Plymouth Laser

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Plymouth Laser
1990 Plymouth Laser RS Turbo red.jpg
Overview
Manufacturer Diamond Star Motors
Production 1989–1994
Model years 1990–1994
Assembly Normal, Illinois
United States
Body and chassis
Class Sport compact
Body style 3-door liftback
Layout Transverse front-engine, front-wheel drive / all-wheel drive
Platform Chrysler D platform
Related Mitsubishi Eclipse
Eagle Talon
Powertrain
Engine 1.8 L Mitsubishi 4G37 I4
2.0 L Mitsubishi 4G63 I4
2.0 L Mitsubishi 4G63T I4
Transmission 5-speed manual
4-speed automatic
Dimensions
Wheelbase 97.2 in (2,469 mm)
Length 1993-94: 172.8 in (4,389 mm)
1990-92: 170.5 in (4,331 mm)
Width 1993-94: 66.7 in (1,694 mm)
1990-92: 66.5 in (1,689 mm)
Height 51.4 in (1,306 mm)
Curb weight 2,531 lb (1,148 kg)
Chronology
Successor Plymouth Neon

The Plymouth Laser was a sports coupe sold under the Plymouth marque from 1989 (as a 1990 model) to 1994. The Laser and its siblings: the Mitsubishi Eclipse and Eagle Talon, were the first vehicles produced under the newly formed Diamond Star Motors, a joint-venture between the Chrysler Corporation and the Mitsubishi Motors Corporation. The "Laser" name was recycled from an earlier sports coupe sold as the Chrysler Laser during the 1980s.

Overview[edit]

Introduced as "The First Plymouth of the 90's"[1] in advertising, the Plymouth Laser debuted in January 1989[2] as a 1990 model. Promotional commercials for the 1990 Laser featured R&B singer Tina Turner[3] who was featured in a series of 1990 promotional ads for Plymouth. With three engine offerings, two transmission offerings, and sporty "aero" styling, the Laser was the most performance-oriented Plymouth since the Barracuda, Duster, and Road Runner muscle cars of the 1970s.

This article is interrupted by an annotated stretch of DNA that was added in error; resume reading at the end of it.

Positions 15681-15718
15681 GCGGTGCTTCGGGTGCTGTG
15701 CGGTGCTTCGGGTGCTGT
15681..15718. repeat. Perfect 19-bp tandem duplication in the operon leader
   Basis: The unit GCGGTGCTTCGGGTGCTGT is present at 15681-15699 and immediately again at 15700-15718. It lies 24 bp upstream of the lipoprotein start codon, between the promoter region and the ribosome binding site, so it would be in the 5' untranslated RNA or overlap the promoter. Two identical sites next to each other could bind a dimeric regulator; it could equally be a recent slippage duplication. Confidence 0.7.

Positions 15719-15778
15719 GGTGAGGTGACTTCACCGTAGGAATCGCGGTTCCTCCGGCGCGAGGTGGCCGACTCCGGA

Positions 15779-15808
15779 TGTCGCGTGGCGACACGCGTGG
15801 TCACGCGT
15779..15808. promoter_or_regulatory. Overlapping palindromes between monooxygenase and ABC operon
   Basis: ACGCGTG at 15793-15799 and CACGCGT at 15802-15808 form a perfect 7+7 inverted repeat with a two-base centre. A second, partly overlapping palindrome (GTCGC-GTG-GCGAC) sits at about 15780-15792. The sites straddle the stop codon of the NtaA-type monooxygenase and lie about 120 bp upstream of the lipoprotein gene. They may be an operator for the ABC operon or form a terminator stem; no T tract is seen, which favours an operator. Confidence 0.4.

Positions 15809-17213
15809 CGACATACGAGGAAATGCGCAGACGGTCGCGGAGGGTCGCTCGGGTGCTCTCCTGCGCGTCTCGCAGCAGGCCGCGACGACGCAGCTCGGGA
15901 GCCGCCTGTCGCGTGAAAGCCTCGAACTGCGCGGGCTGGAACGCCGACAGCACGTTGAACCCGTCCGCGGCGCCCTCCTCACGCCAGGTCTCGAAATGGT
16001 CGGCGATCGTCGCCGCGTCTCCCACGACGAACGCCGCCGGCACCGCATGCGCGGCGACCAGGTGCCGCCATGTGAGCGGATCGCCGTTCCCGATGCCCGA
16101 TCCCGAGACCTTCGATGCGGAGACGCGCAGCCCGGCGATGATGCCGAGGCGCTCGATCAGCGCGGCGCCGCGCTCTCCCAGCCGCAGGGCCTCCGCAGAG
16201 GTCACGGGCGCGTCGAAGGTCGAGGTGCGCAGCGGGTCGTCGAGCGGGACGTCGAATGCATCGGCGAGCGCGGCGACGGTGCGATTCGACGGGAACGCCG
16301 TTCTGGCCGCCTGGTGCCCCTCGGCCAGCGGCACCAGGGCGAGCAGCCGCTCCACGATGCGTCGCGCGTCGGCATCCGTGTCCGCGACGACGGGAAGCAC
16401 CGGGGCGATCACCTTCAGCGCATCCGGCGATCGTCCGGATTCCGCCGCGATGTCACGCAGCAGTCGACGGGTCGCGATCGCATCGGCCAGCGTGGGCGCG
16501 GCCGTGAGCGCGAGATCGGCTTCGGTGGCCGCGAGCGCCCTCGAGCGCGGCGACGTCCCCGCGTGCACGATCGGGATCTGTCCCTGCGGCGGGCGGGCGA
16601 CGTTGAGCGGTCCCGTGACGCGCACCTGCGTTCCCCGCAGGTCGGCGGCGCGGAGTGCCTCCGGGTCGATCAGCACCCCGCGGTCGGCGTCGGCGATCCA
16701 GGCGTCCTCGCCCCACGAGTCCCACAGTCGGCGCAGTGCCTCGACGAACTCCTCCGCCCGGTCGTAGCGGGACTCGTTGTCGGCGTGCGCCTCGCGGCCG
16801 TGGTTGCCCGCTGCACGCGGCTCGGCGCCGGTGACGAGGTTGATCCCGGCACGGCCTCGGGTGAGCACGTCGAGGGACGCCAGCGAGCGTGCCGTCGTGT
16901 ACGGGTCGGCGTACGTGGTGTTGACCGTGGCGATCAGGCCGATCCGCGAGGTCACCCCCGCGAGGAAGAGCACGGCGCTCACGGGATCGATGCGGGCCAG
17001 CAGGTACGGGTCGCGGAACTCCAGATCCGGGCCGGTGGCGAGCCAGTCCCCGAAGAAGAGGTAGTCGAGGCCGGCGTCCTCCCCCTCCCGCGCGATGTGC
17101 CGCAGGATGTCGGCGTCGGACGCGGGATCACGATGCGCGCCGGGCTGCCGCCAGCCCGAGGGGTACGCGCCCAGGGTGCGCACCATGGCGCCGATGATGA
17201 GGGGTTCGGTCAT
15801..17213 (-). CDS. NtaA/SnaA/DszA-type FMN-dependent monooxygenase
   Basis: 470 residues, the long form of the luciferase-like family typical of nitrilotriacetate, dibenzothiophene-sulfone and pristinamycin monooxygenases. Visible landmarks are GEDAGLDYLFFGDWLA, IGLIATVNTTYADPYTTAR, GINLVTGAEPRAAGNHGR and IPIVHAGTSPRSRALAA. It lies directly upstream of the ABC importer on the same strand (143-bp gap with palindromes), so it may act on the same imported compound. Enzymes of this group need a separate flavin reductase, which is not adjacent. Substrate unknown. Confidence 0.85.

Despite its close resemblance to its Mitsubishi and Eagle siblings, the Laser was slightly more upscale, having several unique styling cues intended to set it apart from the other two. Apart from badging, Lasers sported a racey look, with a plastic panel in the place of a grille, a full rear lightbar, a bulge on the hood for 2.0 L engined models (not necessarily turbocharged), and available stylish "lace" patterned alloy wheels. RS, or "Rallye Sport", models were set apart from the base model by their black roof with body color targa band, power steering, lower bodyside accent striping, dual power mirrors, as well as an array of options not available on base Lasers.[1]

Base Lasers carried a 92 hp (69 kW) 1.8 L 4-cylinder engine, whereas a 135 hp (101 kW), 2.0 L DOHC 4-cylinder was optional with the Laser RS. The top-of-the-line RS Turbo used a turbocharged 2.0 L rated at 195 hp (145 kW). A 5-speed manual transmission was standard. A 4-speed automatic was optional, except with the turbocharged engine, which could only be ordered with the manual transmission until 1991 models debuted.

Through the years[edit]

Model year changes[edit]

1993 Plymouth Laser (post face-lift)
1993 Plymouth Laser RS Gold Edition

1990: The Plymouth Laser was released in January 1989 as a 1990 model. Three models were initially offered: base, RS, and RS Turbo. The similar Mitsubishi Eclipse was also released in 1989, and the Eagle Talon soon followed. RS models, among other options could be equipped with a factory installed CD player, a first such option on any Plymouth.

1991: The Laser received anti-lock brakes (ABS), and the turbocharged engine could now be ordered with an automatic transmission instead of a manual. The Laser RS could now only be ordered with the 195 hp (145 kW) engine.